Last weekend President Donald Trump and China’s president Xi Jinping met at Mar-a-Lago.

The state dinner featured a side of tactical bombing of Syrian airstrips and a bit of Sound of Music diplomacy from the First Daughter. Knowing the room would be tense, she deployed her charming children to serenade the Chinese President and his wife…in Chinese.

Ivanka assumed, or rightly knew, that there is nothing like having the children or grandchildren of a host put on a cute performance to cut down tensions in a room full of VIPs with competing agendas.

And there certainly were competing agendas Friday night between Presidents Trump and Xi, with the two coming together for their first in-person meeting to discuss trade disputes, the increased nuclear threat of North Korea and other issues.

The issue of North Korea and that nation’s threat to launch nuclear weapons was certainly a topic of discussion. To paraphrase a famous song from the musical, “What do you do with a problem like Korea”, and its psychotic leader Kim Jong-un?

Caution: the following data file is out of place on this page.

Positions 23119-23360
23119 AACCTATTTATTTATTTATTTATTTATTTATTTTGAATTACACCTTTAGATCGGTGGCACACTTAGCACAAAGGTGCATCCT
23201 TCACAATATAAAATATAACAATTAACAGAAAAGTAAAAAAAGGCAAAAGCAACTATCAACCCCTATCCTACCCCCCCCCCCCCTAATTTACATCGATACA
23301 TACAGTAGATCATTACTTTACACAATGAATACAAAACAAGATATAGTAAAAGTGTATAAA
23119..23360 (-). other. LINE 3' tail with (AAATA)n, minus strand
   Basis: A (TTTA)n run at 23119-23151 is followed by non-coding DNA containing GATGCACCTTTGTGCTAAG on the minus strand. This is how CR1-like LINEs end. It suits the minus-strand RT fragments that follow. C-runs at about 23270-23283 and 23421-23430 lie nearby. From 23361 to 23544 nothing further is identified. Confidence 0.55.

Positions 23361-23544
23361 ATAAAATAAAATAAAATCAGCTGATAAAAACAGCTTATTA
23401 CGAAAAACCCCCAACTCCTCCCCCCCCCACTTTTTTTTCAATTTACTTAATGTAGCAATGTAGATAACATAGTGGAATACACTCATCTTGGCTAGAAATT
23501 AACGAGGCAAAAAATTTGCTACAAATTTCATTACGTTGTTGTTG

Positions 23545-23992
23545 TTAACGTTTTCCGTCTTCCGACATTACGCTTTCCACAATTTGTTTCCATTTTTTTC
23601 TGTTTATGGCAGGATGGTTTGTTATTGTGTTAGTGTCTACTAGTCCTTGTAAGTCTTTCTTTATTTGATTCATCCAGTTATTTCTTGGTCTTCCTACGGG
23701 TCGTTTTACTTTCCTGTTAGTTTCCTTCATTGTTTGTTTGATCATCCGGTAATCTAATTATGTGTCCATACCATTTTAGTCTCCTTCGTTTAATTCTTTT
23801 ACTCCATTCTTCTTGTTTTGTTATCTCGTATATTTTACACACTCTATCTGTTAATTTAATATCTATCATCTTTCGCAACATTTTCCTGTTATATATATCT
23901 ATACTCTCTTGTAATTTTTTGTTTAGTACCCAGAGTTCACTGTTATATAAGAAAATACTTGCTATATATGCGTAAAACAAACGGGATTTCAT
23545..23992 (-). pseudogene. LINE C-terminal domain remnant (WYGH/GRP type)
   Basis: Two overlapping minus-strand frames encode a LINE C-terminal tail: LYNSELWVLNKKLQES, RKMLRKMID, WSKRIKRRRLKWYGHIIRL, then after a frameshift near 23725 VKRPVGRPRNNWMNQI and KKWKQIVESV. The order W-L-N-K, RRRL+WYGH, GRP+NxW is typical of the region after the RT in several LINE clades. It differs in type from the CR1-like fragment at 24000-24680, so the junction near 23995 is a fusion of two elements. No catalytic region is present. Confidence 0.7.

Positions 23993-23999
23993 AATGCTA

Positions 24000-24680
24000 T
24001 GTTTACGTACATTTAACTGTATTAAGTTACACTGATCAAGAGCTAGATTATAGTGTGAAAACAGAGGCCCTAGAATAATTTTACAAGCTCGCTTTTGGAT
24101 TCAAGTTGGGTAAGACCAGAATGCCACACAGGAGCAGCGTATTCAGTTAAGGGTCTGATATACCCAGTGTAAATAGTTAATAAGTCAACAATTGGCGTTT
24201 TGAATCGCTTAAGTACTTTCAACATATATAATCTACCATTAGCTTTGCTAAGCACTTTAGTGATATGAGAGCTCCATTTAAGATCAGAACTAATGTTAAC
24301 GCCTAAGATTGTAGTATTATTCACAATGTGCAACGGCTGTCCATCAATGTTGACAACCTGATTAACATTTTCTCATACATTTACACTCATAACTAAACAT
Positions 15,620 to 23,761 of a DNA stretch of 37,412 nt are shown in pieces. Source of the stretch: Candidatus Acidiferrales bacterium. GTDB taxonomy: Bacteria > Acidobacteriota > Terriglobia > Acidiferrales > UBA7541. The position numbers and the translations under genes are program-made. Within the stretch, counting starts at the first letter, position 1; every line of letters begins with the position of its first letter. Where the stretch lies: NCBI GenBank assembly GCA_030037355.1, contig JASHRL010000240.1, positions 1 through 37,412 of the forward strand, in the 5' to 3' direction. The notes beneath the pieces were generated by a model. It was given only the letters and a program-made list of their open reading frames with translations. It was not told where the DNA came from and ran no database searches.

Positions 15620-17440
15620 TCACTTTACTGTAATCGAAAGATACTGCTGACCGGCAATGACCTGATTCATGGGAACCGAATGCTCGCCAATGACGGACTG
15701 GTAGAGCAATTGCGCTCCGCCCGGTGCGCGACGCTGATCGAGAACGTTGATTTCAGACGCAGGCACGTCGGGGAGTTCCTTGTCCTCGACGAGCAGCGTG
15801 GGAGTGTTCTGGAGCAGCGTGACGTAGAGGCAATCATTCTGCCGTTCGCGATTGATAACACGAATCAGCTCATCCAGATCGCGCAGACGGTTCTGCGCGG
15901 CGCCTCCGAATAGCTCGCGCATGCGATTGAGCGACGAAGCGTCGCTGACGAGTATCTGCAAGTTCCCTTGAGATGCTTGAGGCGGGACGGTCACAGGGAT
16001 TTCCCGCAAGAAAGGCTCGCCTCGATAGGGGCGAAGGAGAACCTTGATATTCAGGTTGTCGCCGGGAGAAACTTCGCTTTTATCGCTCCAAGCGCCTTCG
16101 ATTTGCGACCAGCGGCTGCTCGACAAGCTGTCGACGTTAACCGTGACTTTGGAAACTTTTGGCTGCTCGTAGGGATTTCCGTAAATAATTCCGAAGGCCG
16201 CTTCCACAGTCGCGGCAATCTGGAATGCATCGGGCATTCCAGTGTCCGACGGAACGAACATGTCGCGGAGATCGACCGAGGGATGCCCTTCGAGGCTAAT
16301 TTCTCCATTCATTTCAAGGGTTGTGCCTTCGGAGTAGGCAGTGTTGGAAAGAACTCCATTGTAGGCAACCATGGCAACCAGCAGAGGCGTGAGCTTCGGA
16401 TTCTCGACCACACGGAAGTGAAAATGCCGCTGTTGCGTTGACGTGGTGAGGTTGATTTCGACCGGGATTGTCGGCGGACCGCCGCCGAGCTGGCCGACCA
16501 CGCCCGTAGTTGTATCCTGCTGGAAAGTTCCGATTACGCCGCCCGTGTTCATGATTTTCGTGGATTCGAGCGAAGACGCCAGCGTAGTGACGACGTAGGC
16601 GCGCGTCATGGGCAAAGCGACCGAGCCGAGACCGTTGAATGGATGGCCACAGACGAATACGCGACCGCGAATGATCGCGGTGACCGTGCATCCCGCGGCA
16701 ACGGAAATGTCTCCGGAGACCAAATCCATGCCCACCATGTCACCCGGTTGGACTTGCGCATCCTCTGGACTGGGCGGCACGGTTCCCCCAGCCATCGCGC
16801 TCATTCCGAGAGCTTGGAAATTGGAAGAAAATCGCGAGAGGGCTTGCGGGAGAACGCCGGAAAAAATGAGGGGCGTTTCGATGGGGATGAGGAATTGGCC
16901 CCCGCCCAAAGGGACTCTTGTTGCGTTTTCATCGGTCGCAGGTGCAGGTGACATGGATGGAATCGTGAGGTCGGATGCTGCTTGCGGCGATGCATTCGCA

President Trump tweeted:

Indeed, it appears as if a deal has been struck, as the Chinese are returning shipments of coal back to the rogue nation.

China’s customs department has issued an official order telling trading companies to return their North Korean coal cargoes, said a trading source at Dandong Chengtai Trade Co., the biggest buyer of coal from the isolated country.

Following repeated missile tests that drew international criticism, China banned all imports of North Korean coal on Feb. 26, cutting off the country’s most important export product.

The source at Dandong Chengtai said the company had 600,000 tons of North Korean coal sitting at various ports, and a total of 2 million tons was stranded at various Chinese ports, waiting to be returned.

The source spoke on condition of anonymity due to the sensitivity of the subject.

China is now going to import American coal.

Buying U.S. coking coal marks a U-turn for China: No U.S. coking coal was exported to China between late 2014 and 2016. By February, coal shipments from the U.S. to China amounted to more than 400,000 tons.

Global coal supplies have tightened recently, partly as a result of China forcing domestic producers to cut output and a cyclone curbing Australian coal shipments. The effect of the tightened coal supply has driven the price of premium coking coal to three times the level it was just one year ago.

If North Korea has lost China, then it is probably close to the time when North Korea tells Dear Leader, “So long, farewell!”